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Latest from Ray Caputo

    You may not know this, but today is World Emoji Day.  To commemorate, Apple is announcing some brand new emojis coming out this fall in a free software update. One big upgrade is to the hand-holding emoji, which symbolizes relationships. Now texters will be able to change the skin tones and gender of the people holding hands. There are 75 combinations in all.   Apple is also adding some disability-themed emojis.  There’s a guide dog, a visually impaired person holding a cane, and a prosthetic arm.  Of course it wouldn't be an emoji update if there weren’t some new food emojis too. The newest additions are waffles, ice cubes, garlic, and butter.  Still no chicken wings. App users can see some of the new emojis here.
  • The Margaritaville Resort Orlando is one of Central Florida’s newest hotels, opening this spring.  It’s located close to Walt Disney World Resort property in Kissimmee, just off U.S. 192.  Take a look inside here:
  • Orange County Deputies now have a new tool to help them identify people through their DNA. It’s called the Rapid DNA System, or ANDE for short.  It can cut down the time it takes to make a positive DNA match, from months to only hours. The system proved effective after a recent fiery car crash on Narcossee Road, where the victim was unidentifiable, and her mother couldn't get her body back until she was positively identified.   Mobile users can watch a video of the new Rapid DNA System here.
  • It was something no one wanted to see during the fourth inning of a baseball game.  Facing the Houston Astros, Chicago Cubs outfielder Albert Almora Jr. was at the plate with a 2-2 count when he hit a line-drive foul ball into the third-base stands.   The ball hit a little girl in the face, injuring her.   Amora, realizing what has happened, throws his hands up and takes a knee.   His fellow players try to console him as people crowd around the little girl in the stands.   At one point, Amora even embraces a Houston stadium security guard who tells him the little girl is going to be ok.  You can see video of Amora's line-drive and the aftermath here.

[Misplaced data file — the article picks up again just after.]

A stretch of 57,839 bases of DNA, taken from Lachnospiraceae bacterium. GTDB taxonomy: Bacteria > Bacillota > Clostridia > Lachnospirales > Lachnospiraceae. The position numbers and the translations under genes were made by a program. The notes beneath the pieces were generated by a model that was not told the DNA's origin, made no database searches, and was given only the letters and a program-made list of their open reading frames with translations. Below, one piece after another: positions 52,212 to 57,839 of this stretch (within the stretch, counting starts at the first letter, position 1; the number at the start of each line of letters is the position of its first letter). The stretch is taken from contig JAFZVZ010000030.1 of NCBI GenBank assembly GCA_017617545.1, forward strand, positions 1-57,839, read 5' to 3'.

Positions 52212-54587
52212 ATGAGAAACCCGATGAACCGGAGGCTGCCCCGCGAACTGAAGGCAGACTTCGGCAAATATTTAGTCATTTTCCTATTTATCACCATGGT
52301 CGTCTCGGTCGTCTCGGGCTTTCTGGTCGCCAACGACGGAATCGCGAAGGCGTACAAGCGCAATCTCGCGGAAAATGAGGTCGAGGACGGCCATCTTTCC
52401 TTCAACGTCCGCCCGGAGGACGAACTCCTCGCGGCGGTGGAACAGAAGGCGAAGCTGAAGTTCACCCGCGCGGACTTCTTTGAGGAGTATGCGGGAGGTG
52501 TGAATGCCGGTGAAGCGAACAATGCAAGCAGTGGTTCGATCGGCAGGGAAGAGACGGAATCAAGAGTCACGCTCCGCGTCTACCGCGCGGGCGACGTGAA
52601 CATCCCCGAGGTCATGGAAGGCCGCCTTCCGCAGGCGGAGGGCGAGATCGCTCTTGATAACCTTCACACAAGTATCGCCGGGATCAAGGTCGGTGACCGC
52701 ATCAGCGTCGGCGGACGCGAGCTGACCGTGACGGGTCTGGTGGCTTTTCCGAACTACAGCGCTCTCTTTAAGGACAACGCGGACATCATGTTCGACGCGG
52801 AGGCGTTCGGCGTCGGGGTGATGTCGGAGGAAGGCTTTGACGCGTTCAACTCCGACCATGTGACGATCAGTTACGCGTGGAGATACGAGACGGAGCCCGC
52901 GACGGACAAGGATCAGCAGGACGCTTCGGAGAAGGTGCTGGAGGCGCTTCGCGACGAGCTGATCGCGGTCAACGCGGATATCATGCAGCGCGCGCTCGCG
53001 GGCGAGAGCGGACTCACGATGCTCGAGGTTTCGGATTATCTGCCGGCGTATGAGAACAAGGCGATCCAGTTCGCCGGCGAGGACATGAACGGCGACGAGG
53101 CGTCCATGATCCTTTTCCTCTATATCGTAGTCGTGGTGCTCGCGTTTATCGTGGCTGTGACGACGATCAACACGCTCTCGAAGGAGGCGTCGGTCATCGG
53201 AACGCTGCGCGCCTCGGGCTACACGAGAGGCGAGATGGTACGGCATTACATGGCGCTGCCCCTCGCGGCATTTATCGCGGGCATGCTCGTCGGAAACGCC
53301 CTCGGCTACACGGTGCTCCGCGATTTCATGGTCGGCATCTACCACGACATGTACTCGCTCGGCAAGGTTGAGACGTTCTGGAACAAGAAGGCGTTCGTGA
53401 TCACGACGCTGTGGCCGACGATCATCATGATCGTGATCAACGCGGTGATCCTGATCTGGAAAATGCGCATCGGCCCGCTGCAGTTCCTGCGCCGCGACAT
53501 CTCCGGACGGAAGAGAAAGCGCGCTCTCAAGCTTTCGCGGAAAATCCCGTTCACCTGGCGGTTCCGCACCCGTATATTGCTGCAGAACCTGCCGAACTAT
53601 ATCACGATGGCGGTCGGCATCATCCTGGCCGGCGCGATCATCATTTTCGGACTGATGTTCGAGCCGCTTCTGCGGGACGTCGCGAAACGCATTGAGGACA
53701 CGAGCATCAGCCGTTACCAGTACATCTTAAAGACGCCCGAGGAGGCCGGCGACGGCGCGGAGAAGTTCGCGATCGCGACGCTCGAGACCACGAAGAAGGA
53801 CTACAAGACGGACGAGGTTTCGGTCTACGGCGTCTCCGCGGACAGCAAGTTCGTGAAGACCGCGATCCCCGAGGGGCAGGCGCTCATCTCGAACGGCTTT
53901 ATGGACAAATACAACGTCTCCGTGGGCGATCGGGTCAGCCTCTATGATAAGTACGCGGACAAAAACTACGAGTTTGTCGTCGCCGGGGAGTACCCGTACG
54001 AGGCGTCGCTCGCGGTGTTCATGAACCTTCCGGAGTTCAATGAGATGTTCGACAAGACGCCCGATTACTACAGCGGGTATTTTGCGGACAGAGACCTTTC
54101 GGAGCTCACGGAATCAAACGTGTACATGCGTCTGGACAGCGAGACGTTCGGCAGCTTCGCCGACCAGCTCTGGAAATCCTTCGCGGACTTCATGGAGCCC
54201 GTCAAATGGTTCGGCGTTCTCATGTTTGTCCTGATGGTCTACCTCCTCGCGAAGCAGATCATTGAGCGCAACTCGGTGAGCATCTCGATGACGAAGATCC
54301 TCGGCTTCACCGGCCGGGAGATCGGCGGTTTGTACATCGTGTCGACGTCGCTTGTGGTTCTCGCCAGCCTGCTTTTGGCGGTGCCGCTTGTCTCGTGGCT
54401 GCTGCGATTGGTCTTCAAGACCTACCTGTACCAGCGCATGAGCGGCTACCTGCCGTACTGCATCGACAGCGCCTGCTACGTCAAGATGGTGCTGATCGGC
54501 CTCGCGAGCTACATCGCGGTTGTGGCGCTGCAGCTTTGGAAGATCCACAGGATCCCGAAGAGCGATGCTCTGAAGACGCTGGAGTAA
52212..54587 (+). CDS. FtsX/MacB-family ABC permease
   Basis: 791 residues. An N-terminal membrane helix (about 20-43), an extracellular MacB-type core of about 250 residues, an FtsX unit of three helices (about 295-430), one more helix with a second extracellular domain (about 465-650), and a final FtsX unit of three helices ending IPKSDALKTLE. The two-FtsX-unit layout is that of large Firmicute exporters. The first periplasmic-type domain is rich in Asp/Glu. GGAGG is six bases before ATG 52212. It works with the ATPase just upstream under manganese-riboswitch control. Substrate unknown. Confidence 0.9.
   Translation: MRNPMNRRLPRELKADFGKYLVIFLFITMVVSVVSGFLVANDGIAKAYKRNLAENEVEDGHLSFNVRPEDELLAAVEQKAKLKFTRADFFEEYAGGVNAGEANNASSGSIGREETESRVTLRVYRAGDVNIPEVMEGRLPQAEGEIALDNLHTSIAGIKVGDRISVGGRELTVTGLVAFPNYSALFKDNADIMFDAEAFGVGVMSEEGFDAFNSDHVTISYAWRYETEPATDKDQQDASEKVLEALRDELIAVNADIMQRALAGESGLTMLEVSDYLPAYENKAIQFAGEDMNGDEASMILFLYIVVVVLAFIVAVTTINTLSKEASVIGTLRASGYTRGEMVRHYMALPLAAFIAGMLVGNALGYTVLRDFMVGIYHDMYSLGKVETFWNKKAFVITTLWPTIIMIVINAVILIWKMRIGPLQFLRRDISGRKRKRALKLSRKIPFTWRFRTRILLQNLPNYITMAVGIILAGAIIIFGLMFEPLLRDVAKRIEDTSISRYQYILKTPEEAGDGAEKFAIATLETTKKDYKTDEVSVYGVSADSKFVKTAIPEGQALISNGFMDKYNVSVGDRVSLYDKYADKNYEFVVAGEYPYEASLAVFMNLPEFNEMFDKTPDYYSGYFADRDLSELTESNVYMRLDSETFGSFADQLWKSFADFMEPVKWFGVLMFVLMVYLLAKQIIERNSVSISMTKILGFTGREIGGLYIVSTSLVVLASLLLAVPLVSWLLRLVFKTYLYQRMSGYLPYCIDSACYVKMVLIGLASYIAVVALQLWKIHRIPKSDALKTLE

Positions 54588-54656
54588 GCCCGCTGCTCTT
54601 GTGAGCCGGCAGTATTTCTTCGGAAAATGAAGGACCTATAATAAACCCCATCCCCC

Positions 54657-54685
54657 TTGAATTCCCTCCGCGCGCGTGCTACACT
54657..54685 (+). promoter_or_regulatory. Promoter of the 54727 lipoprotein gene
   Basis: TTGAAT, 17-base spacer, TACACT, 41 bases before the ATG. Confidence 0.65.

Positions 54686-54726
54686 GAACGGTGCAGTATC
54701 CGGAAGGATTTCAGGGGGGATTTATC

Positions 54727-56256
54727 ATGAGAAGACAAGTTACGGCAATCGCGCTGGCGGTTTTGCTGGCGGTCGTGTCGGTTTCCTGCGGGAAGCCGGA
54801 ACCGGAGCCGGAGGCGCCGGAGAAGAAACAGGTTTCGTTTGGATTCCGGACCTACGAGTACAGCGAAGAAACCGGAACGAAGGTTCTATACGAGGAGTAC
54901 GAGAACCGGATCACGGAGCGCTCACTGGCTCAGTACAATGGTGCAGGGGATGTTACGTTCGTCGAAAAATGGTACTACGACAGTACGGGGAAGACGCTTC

• Orange-Osceola State Attorney Aramis Ayala posted an online video, saying she is not seeking re-election. In the video, Ayala mentions her reason for not running for another term. She says the death penalty law in the state of Florida is in direct conflict with her views on how to seek justice. Mobile users can watch Ayala’s announcement here.  
  • A woman driving a recreational vehicle smashed into several other vehicles during a high-speed chase Tuesday night in California’s San Fernando Valley.   At one point during the chase, the windshield of the RV is smashed and a black dog can be seen hanging out, perhaps trying to escape the wild ride.   She eventually crashed into the back of a car pulling into a driveway, then hit a tree, ending the ordeal. The woman was taken into custody.  Police are still investigating what lead up to the chase. Mobile users view the video here.
  • Attorney General William Barr announced he has appointed Connecticut's top prosecutor, John Durham, to look into how the investigation into Russian election meddling started, and whether evidence gathering leading up to the 2016 presidential election was lawful.  There's probably a good chance you've never heard of John Durham before, even though he's taken part in many high-profile cases as a federal prosecutor.  One of the most notable was when Durham investigated accusations that the FBI and Boston Police had ties to the mafia and crime boss James 'Whitey' Bulger.  His work helped secure the conviction of retired FBI agent John Connolly in 2002, and send Bulger on the run for decades.  In 2011, The New Republic summed up the paradox of Durham's powerful work, and low-key reputation: They listed him among Washington's most powerful, least famous people.  Most recently, in 2017, President Trump nominated Durham to serve as U.S. attorney in Connecticut.